question about the correlation between timestep and computational efficiency

Hi, everyone, I have a question about the correlation between timestep and computational efficiency. I just run two simulations. The timestep used in the 1st simulation is 1fs, and the 2nd is 2 fs. All the other parameters are same for both simulations. The 1st simulation need 33 hours to run 1000,000 steps. But the 2nd simulation just need 17 hours to run 1000,000 steps.
I don’t know why the computational efficiency enlarge? Can you answer my question, thanks very much!

Hi, everyone, I have a question about the correlation between timestep and computational efficiency. I just run two simulations. The timestep used in the 1st simulation is 1fs, and the 2nd is 2 fs. All the other parameters are same for both simulations. The 1st simulation need 33 hours to run 1000,000 steps. But the 2nd simulation just need 17 hours to run 1000,000 steps.
I don’t know why the computational efficiency enlarge? Can you answer my question, thanks very much!

Were both calculations run under the exact same conditions?
Same hardware, same executable, same OS, no other users and calculations?

Sharing a machine with some “parasite” job is the most likely explanation for the slowdown of the first job.

Axel

Hi, Axel, Thanks very much for your help. Both my calculations run under the same conditions. Yesteday I run another simulation. It might need 33 hours for 1000,000 steps again. It is very strange. I will try more simulations to find the reason.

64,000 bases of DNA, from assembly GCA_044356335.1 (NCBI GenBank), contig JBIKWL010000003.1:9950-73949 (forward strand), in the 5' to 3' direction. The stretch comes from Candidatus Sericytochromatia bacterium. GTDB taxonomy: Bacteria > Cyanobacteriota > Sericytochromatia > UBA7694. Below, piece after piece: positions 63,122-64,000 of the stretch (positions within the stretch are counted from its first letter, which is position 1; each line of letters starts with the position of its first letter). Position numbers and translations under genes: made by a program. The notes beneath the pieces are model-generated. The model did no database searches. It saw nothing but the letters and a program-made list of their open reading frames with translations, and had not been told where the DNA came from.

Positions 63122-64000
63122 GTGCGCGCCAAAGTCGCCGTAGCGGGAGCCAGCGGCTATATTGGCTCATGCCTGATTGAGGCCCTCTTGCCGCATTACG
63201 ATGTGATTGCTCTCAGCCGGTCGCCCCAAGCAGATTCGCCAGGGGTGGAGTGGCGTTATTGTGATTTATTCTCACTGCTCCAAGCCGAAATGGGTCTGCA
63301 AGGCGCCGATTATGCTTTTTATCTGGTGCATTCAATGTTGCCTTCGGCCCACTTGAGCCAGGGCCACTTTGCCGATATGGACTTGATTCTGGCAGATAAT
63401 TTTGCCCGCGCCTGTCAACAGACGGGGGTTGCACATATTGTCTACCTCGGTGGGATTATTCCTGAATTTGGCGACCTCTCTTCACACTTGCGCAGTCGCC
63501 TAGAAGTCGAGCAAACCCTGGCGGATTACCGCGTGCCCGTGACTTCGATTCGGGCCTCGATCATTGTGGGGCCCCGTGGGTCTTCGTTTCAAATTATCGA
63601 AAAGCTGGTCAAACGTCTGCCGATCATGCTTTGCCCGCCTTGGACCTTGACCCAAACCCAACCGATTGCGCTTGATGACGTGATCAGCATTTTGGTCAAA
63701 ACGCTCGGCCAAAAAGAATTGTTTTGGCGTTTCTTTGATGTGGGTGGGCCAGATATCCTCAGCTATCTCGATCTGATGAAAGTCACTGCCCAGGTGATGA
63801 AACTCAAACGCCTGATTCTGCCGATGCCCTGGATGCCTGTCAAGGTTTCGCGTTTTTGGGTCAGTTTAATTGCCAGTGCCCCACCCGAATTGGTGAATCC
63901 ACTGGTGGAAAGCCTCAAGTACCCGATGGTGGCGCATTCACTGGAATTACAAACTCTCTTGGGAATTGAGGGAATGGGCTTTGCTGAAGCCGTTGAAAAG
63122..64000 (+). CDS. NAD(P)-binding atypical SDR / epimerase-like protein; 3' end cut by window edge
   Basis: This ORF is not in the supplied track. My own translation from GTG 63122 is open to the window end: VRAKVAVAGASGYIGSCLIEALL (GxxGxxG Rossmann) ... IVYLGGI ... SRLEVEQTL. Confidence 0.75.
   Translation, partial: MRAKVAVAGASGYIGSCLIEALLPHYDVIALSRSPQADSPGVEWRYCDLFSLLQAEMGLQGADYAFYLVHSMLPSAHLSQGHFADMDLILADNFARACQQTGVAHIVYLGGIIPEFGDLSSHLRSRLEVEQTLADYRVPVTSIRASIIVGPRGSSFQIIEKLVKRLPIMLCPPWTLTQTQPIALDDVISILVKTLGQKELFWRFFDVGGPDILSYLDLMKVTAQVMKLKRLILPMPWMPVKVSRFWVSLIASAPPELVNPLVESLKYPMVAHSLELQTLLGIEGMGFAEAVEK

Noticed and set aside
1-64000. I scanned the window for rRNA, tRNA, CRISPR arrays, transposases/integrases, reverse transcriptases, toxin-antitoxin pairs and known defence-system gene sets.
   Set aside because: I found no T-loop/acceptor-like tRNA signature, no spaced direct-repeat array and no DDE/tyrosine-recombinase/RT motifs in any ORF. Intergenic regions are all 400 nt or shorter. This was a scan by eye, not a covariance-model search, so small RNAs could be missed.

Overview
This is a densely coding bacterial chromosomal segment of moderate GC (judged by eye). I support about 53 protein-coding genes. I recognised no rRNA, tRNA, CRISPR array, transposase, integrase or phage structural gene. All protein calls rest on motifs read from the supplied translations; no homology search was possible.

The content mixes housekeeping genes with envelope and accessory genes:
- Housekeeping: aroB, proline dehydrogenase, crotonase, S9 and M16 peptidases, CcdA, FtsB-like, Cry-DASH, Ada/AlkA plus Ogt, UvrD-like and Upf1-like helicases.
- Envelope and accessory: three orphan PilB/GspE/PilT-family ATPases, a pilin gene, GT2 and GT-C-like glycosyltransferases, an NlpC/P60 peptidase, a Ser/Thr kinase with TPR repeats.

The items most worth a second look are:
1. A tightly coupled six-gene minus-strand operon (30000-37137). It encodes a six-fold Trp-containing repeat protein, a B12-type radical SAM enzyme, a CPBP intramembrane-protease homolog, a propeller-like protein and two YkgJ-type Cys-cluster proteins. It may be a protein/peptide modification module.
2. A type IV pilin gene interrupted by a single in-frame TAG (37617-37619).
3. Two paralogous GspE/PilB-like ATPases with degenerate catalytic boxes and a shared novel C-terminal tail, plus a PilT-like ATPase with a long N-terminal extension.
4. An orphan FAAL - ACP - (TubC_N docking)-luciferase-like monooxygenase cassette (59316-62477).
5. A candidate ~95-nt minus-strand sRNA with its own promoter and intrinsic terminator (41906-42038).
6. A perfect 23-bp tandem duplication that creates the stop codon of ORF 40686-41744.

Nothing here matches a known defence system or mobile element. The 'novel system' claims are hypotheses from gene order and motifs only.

Best wishes

Hi, Axel, Thanks very much for your help. Both my calculations run under the
same conditions.

how do you check it? how can you prove that there isn't something else
going on on the machine(s) that you are running on that you don't
control?

Yesteday I run another simulation. It might need 33 hours
for 1000,000 steps again. It is very strange. I will try more simulations to
find the reason.

i would be *extremely* surprised that it is due to the simulation and
particularly the choice of time step. if anything a larger timestep
will require more time for the same number of steps, because it would
require more frequent neighbor list updates.

the only way how i can imagine to have that big differences in run
times for otherwise identical inputs would be when your system has a
severe load imbalance. but that rarely results in a doubling of the
walltime. using a node that has a rogue runaway job or something
equivalent on it, is a much more likely explanation.

axel.